Effective management essential to unlocking value behind infrastructure PPPs
- More successful management after contract signature and financial close essential to realising value of infrastructure PPPs
- Nearly half of global PPP contracts require renegotiation within the first 12 years
- Public sector need to upskill to monitor and help deliver more successful programmes
- New tool from the G20’s Global Infrastructure Hub with Turner & Townsend to improve contract management practices
Stronger public sector oversight and contract management are essential to realising the true value of investment through public private partnerships (PPPs), according to new guidance from the Global Infrastructure Hub.
The G20 initiative today launched its Public Private Partnership (PPP) Contract Management Tool—a free online resource that provides practical, user-friendly guidance for public officials in charge of managing PPP infrastructure projects after financial close, through construction and operations.
The PPP Contract Management Tool is a timely addition to the crucial topic of contract management as more PPPs reach this stage of their development. The Tool is further enhanced by drawing from a range of case studies and practices across markets, bringing together, making use of and sharing global experience on this topic - Ed Farquharson Principal Adviser at European PPP Expertise Centre (EPEC)
CEO of the Global Infrastructure Hub, Chris Heathcote, said that governments need to focus on the importance of managing PPP infrastructure projects to ensure that the public is receiving the full benefit of the infrastructure services.
“A great deal of attention is paid to the preparation, procurement and negotiation processes of PPPs”, Mr Heathcote said.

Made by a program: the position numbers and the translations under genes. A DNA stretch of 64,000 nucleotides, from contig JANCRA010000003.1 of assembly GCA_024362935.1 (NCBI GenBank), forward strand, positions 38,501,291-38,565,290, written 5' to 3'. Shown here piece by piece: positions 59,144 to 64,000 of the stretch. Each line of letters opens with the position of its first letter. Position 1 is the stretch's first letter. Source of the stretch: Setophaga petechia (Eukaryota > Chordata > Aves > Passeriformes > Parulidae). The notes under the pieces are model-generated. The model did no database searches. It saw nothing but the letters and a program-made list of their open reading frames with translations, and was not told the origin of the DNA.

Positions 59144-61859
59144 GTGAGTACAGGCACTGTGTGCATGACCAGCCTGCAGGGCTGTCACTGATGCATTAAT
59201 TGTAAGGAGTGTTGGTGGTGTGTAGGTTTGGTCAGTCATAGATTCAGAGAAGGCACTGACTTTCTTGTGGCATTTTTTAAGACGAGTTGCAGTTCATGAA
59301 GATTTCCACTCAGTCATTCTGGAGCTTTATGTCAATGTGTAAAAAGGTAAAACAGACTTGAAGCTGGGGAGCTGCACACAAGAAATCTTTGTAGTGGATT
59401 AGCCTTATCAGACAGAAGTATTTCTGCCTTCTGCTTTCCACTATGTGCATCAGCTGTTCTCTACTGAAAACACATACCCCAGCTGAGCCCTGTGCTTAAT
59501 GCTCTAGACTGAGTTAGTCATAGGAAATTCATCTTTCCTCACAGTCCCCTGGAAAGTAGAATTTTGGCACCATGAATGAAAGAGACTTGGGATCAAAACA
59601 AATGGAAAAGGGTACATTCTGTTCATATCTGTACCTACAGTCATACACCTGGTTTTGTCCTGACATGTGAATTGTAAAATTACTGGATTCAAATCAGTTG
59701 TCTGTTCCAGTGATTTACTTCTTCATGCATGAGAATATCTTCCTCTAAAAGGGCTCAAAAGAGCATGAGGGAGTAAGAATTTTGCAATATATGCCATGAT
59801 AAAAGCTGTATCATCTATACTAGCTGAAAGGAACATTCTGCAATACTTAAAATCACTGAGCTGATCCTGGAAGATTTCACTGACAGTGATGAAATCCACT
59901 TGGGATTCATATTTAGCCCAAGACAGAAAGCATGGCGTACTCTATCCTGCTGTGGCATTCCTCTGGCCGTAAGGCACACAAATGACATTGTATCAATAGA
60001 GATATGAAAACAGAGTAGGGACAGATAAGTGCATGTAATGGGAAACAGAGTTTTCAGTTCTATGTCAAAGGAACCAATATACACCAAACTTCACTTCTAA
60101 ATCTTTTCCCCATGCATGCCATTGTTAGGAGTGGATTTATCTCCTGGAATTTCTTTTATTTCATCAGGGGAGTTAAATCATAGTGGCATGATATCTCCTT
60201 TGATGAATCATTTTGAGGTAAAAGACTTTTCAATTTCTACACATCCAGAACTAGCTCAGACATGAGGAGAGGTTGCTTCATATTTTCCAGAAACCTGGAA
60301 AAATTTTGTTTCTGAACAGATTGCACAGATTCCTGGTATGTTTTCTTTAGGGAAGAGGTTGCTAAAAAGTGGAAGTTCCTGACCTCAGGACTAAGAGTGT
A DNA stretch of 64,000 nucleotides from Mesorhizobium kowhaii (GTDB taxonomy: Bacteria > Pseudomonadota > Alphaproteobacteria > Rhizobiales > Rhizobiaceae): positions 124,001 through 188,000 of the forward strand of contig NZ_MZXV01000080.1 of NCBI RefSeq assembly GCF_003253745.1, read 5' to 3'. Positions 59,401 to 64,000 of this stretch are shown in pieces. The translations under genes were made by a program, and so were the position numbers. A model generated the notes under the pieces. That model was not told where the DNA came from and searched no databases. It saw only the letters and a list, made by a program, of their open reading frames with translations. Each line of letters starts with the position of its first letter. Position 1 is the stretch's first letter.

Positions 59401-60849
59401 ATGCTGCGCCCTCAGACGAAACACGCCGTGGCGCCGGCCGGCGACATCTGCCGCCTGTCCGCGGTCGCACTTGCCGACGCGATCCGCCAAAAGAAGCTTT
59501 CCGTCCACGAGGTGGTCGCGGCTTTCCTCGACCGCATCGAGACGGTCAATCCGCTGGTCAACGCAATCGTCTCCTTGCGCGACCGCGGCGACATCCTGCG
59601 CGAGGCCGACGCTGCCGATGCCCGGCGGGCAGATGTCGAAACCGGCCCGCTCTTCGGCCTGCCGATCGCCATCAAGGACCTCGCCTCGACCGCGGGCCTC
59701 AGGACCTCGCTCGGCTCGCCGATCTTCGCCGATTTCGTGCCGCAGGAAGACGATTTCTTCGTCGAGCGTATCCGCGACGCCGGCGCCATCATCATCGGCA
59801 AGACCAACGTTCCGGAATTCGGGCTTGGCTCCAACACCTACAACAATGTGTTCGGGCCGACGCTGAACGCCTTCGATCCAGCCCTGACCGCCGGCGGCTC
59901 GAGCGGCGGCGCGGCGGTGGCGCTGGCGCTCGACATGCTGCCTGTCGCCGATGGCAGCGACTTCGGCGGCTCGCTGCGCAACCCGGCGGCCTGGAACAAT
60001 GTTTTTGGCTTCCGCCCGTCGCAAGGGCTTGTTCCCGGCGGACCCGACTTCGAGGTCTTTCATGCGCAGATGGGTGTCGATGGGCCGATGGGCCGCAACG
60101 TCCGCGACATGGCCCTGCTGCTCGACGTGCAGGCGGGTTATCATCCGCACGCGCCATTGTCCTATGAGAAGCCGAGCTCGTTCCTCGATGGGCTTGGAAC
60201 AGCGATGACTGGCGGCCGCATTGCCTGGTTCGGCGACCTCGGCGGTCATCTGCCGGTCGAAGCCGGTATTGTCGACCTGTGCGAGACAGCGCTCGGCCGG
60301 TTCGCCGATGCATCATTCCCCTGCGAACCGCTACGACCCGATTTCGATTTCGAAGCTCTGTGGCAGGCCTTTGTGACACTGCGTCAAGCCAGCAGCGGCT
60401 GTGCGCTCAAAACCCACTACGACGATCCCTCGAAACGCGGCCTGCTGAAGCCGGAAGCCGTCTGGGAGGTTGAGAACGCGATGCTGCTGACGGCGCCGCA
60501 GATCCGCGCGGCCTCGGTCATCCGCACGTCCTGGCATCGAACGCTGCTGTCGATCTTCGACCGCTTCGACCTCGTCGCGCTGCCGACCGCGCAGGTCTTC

“However, this is only the start of delivering a successful project, and in many ways the hard work begins after financial close. Simply signing a PPP contract and letting it run its course will not automatically lead to the private sector delivering the public service to the level of quality expected, and has the potential to undermine the entire process of project preparation and procurement.”
Governments need to monitor the obligations of a private sector operator and ensure that scope changes are managed effectively to ensure value for money and minimise the risk of disputes, according to the Global Infrastructure Hub. Governments also need to ensure that community stakeholders are consulted in relation to disruptions through construction and operations.
The aim of the PPP Contract Management Tool is to help government officials address these types of challenges and prevent potential setbacks and disruptions throughout the construction and operations phases of a project.
Mr Heathcote stressed that procuring authorities need to ensure PPP contract management teams are well-resourced, and that adequate training is provided to the officials responsible for handling both day-to-day management issues, and the significant challenges that can arise, such as requests for renegotiation.
“Our research finds that up to 48 per cent of PPP contracts globally are renegotiated within the first 12 years. The key issues associated with renegotiation are that they don’t typically benefit from a competitive tender process and often lack transparency.
“Therefore, it’s important that the government’s contract management team has the capacity and resources required to successfully manage a renegotiation.”
The Global Infrastructure Hub tool, which has been created with global professional services consultancy Turner & Townsend, provides practical guidance to increase the quality of PPP infrastructure investments internationally.
Murray Rowden, Regional Managing Director, Americas & Global Head of Infrastructure at Turner & Townsend, said: “Public Private Partnerships offer a huge opportunity to unlock infrastructure investment, but these long-term programmes require a long-term view if they are to deliver for all parties.
“Learning from past examples, the tool sets out the skills and expertise required to both procure and manage programmes across their whole lifecycle – ensuring that infrastructure assets are set up for success from day one.”
The project has been informed by an in-depth interrogation of 250 infrastructure PPPs reaching financial close between 2005 and 2015 to understand their successes and challenges. The research programme included three global workshops with government participants from over 30 countries, as well as multilateral development banks, including the World Bank, the Inter-American Development Bank and the European Investment Bank, and infrastructure legal practitioners from King & Wood Mallesons and Norton Rose Fulbright.